why it will (presumably) be Germany and not France


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Any bureaucratic red tape and labor laws had little influence on Germany’s choice of the location of TSMC’s European factory. Because for semiconductors it’s about the market, the talents and the suppliers. And France only scores one point out of three here…

Reuters’ ears seem to confirm the rumours: TSMC should choose Germany for the location of its future European factory of advanced semiconductors. According to information from the economic news agency, the experts of the Taiwanese company are in advanced talks with the government of Saxony (one of the German Länder) to negotiate support for the installation of a plant that could cost at least USD 20 billion. It must first be made clear that talks have not stopped and nothing has been signed yet. Like any market, it is subject to negotiation and the current economic and geopolitical instability poses more than ever a threat to all industrial establishments.

Read also: Thanks to TSMC, the United States will have a real state-of-the-art factory to be less dependent on Asia (December 2022)

We can nevertheless deduce that of several candidate countries for the establishment of such a factory, Germany is currently at the (clear) head of the choices of the Taiwanese. And just like last year, when Intel announced its $80 billion investment plan in Europe, we can ask ourselves the question: “Why Germany and not France”?

Is it French labor laws, our (possibly?) dirty nature, strikes or our tendency to turn the country’s (very many) roundabouts into esplanades for barbecue fights? In the midst of a “business” discussion, it is extremely difficult, even illusory for non-economic media, to obtain first-hand information from “sources familiar with the matter.” However, there are factual elements that make it possible to understand why Germany has assets that we do not. For that you have to look at Intel’s previous answers on this subject – which we were able to ask about this last year – on the one hand. But also take a good look at the ecosystem of our German neighbour. And understand what it means for semiconductor manufacturers.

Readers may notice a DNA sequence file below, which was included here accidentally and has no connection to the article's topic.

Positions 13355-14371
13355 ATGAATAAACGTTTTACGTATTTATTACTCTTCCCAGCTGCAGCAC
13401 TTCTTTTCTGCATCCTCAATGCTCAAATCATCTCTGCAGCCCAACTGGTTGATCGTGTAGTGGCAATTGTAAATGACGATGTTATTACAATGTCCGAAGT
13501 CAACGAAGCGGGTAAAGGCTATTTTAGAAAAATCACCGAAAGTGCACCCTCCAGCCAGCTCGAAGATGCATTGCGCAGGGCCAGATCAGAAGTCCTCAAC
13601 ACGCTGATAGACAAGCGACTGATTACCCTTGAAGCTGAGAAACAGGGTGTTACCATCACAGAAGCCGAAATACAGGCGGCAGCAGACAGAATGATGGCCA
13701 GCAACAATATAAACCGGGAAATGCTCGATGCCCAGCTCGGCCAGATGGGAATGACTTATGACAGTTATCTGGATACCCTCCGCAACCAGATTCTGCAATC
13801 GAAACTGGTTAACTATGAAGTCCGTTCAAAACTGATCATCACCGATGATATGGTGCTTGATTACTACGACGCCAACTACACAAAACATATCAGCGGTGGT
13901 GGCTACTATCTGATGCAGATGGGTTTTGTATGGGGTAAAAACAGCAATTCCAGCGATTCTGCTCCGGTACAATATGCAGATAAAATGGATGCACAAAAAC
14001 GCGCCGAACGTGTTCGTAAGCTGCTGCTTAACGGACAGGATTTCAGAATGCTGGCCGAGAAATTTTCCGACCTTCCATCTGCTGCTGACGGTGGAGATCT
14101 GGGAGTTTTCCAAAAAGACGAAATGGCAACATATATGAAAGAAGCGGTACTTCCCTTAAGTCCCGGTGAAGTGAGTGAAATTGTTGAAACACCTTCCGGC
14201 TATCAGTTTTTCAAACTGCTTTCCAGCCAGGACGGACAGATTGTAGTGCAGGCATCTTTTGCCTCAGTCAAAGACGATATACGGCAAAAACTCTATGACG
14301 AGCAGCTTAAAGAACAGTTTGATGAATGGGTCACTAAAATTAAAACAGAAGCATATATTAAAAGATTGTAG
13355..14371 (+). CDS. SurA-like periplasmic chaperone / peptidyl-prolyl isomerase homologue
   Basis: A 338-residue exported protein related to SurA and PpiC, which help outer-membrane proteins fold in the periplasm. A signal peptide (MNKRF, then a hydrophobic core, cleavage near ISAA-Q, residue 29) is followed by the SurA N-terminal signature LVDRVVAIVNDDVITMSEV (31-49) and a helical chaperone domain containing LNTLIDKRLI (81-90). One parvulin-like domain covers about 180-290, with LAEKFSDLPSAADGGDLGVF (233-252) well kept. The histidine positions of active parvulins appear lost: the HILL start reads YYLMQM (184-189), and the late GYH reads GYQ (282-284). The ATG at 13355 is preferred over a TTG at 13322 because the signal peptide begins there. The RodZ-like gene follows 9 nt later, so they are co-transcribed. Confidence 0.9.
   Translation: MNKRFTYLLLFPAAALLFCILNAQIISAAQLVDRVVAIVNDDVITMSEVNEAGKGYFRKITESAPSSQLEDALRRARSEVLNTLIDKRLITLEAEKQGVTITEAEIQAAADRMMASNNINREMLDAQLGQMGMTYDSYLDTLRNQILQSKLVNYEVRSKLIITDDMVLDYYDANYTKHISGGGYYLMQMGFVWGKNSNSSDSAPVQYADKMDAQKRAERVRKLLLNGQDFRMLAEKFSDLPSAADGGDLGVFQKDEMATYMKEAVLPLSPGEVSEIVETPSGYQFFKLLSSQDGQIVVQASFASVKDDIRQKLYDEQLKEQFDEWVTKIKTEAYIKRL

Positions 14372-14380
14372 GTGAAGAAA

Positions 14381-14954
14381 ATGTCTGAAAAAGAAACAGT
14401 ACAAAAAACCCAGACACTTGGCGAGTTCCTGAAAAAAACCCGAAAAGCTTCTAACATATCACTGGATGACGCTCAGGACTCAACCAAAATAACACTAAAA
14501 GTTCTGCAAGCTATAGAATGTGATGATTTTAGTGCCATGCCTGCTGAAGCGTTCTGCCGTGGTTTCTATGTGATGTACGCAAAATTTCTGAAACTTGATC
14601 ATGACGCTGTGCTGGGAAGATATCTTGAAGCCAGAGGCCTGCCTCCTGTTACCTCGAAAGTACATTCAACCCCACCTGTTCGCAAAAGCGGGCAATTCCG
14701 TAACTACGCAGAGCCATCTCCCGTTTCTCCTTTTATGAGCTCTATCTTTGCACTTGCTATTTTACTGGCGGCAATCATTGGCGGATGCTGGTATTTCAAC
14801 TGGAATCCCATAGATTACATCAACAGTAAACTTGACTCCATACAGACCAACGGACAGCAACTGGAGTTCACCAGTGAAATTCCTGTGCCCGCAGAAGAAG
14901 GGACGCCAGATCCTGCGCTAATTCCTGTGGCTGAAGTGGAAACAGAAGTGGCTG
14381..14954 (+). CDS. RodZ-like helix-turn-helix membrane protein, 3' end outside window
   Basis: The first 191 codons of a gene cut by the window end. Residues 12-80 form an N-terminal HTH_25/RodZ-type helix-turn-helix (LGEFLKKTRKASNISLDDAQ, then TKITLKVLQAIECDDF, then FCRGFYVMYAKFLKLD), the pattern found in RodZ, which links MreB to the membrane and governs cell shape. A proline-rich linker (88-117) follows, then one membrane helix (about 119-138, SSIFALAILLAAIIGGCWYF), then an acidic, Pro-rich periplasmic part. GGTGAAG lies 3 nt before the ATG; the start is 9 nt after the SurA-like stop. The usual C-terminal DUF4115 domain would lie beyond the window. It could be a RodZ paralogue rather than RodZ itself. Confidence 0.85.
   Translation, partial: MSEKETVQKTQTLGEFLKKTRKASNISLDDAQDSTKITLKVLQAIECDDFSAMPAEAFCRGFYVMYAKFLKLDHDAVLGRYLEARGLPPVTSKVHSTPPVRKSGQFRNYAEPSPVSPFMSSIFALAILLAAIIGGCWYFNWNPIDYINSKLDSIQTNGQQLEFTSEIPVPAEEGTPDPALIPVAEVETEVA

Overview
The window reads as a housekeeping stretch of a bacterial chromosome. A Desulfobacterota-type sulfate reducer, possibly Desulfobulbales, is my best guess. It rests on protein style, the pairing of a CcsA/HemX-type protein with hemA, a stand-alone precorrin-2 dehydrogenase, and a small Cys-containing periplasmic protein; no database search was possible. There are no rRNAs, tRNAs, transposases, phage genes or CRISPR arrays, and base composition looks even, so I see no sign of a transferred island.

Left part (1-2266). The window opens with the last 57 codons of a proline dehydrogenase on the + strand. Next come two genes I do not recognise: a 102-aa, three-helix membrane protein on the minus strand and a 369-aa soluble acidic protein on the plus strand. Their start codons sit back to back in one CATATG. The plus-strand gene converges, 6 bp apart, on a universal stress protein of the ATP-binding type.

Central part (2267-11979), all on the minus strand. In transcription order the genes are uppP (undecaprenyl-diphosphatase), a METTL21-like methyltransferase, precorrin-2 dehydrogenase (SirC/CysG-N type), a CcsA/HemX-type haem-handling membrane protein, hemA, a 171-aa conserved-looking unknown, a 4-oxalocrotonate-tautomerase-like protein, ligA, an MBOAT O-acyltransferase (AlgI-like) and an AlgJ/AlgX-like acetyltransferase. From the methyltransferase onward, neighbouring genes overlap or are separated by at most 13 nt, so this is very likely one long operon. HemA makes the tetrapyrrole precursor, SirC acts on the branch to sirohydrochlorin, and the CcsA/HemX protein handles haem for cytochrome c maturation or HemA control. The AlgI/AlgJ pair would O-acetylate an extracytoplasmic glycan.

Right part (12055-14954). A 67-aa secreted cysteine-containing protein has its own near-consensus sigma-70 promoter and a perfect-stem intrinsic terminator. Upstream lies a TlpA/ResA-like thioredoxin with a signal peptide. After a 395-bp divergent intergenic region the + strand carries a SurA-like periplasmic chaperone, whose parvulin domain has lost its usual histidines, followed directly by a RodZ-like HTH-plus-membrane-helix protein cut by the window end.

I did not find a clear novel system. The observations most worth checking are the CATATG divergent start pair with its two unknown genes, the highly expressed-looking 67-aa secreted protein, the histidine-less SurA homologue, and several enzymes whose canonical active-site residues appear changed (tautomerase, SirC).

The market, talents and suppliers

Intel Magdeburg factory

Artist’s impression of the future Intel factory in Magdeburg. ©Intel

As good defeatists, the French would be quick to say that “everything is going down the drain” and that our country is “in decline”. Except last year another 5.7 billion euros were invested by STMicro and Global Foundries in the future expansion of the ST factory in Crolles, near Grenoble. And while we sometimes suffer from an inferiority syndrome to the German qualitythe reality is that Mr. Scholtz’s country also faces major challenges – dependence on China (economic) and Russia (energy), higher inflation, low birth rate, Deutsche Bahn in decline, etc. On the other side of the Rhine, not everything necessarily better.

But in the world of semiconductors, Germany has several advantages.